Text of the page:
A system that empowers corporations to sue governments for compensation whenever they feel a policy or decision has interfered with their expected profits sounds like something out of a dystopian future. Sadly such a system already exists—in a web of thousands of international investment treaties—and Canada is a regular (and strangely willing) target.
When the North American Free Trade Agreement (NAFTA) came into force 21 years ago, there was plenty of debate about its likely impact on jobs, energy and sovereignty. The environmental movement of the day nearly scuttled the deal on fears it would severely curtail the ability of governments to set strong environmental protection and conservation policies. But these groups were split down the middle by a government proposal for what we can now conclusively call a useless environmental side-agreement, paving the way for NAFTA’s ratification.
Unfortunately, at the time much less attention was paid to an obscure investor–state dispute settlement (ISDS) provision in the treaty’s investment chapter. It set up a process through which foreign investors could choose to settle disputes with government through binding private arbitration instead of national courts. The dubious rationale for granting this extraordinarily sweeping right to foreign investors was that Mexican courts were prone to corruption and political interference.
Over two decades later, the ISDS process in NAFTA has become notorious, more so elsewhere than in Canada, though this is changing. Of the 78 investor–state claims filed to date under NAFTA only a handful pertain to the administration of justice in the Mexican courts. Instead, foreign investors targeted a broad range of government measures in North America—especially in the areas of environmental protection and natural resource management—which allegedly impaired corporate profits. Canada has faced 36 ISDS claims, more than any other developed country in the world, and since 2005 we’ve been hit by 70% of all NAFTA investor lawsuits.
Despite this bruising experience and grim prospects the federal government is hell-bent on expanding ISDS in pending international trade agreements, including treaties with the European Union (EU) and the U.S.-led Trans-Pacific Partnership (TPP). Critics, whose ranks are growing, are left wondering why their government continues to give private, for-profit arbitrators the power to interpret treaties, to decide over questions of public law and to impose fines paid from public funds.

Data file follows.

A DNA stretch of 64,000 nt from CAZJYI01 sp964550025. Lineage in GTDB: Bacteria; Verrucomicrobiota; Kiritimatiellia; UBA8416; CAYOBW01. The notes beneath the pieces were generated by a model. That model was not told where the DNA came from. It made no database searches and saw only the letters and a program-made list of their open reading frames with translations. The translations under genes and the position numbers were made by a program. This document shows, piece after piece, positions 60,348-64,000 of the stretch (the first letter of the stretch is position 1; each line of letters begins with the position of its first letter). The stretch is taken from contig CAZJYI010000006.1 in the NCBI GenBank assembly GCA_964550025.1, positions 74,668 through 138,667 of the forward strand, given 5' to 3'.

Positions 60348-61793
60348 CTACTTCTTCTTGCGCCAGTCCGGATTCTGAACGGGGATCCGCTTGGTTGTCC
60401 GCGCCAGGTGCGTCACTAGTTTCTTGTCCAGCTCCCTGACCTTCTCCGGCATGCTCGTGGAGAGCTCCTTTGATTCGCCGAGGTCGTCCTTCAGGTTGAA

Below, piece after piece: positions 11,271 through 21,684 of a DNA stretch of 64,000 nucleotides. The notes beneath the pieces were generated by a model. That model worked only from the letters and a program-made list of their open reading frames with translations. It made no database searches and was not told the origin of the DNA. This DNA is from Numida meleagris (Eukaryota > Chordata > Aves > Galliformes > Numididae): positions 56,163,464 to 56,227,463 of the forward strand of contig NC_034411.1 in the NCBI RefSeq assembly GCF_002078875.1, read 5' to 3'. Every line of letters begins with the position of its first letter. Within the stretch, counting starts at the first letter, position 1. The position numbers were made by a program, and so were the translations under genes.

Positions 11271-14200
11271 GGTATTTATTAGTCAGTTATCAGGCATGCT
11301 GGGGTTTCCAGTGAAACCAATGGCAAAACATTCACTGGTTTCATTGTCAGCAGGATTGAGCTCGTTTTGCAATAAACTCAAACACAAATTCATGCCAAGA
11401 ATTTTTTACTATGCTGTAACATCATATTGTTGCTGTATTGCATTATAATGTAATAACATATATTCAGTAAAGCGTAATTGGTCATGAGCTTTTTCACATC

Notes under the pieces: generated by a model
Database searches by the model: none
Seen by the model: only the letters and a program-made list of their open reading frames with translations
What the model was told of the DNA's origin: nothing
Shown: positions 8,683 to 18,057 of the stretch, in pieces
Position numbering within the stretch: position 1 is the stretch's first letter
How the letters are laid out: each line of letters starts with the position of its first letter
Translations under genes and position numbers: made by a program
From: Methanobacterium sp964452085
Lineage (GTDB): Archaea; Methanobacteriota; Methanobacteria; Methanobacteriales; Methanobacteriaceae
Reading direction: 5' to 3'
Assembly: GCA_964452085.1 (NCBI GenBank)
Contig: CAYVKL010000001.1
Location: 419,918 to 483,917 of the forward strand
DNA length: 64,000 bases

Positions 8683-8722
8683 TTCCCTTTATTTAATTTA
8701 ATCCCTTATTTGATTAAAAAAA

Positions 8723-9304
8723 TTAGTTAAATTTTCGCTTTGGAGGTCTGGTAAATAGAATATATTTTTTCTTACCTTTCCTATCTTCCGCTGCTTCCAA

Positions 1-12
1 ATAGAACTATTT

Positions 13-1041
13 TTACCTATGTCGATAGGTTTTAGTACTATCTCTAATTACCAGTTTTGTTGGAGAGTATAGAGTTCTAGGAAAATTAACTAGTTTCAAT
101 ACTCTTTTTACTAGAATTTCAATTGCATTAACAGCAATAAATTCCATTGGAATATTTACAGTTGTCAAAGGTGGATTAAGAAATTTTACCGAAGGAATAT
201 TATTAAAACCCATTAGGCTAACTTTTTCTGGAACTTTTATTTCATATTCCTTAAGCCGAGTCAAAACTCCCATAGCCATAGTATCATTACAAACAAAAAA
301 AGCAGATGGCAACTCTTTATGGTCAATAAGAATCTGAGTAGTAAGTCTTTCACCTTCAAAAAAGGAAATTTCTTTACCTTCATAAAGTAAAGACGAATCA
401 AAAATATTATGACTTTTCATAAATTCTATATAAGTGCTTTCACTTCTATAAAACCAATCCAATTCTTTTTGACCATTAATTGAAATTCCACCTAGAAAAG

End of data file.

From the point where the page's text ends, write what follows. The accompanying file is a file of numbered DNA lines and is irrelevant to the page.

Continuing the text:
The situation is truly outrageous. Two recent NAFTA defeats for Canada help us understand exactly why. These cases vindicate long-standing criticisms of investment arbitration in trade and investment agreements. Unfortunately, unless the federal government changes course, they will be neither isolated occurrences nor the last such cases Canada will endure.
Mobil and Murphy vs. Canada
In March, Exxon Mobil’s Canadian subsidiary and a smaller company, Murphy Oil, jointly won $17.3 million in damages after successfully challenging requirements that companies in the offshore oil sector dedicate a tiny percentage (0.33%) of their revenues to research and development, education and training within the province of Newfoundland and Labrador. It is bad enough that under NAFTA it is illegal to oblige one of the world’s most profitable corporations—Exxon Mobil earned US$4.94 billion in the first quarter of 2015 despite the downturn in oil prices—to contribute to the local economy in return for access to publicly owned natural resources. But what is especially galling about this case is that Exxon, along with every other company active in the offshore oil sector, had explicitly agreed to abide by provincial R&D commitments. What’s more, the provincial and federal governments had assumed quite reasonably these conditions had been exempted from NAFTA.
Newfoundland and Labrador has a history of massive resource projects that bring few benefits to the province and its residents. Determined not to repeat this in the offshore oil sector, in the mid-1980s the province negotiated the Atlantic Accord with the federal government to ensure benefits would accrue to the local economy. Canada filed a reservation (exclusion) under NAFTA that supposedly protected the accord from trade or investment disputes related to its performance requirements (e.g., local content and minimum investment quotas), which are otherwise banned by the free trade deal’s investment chapter.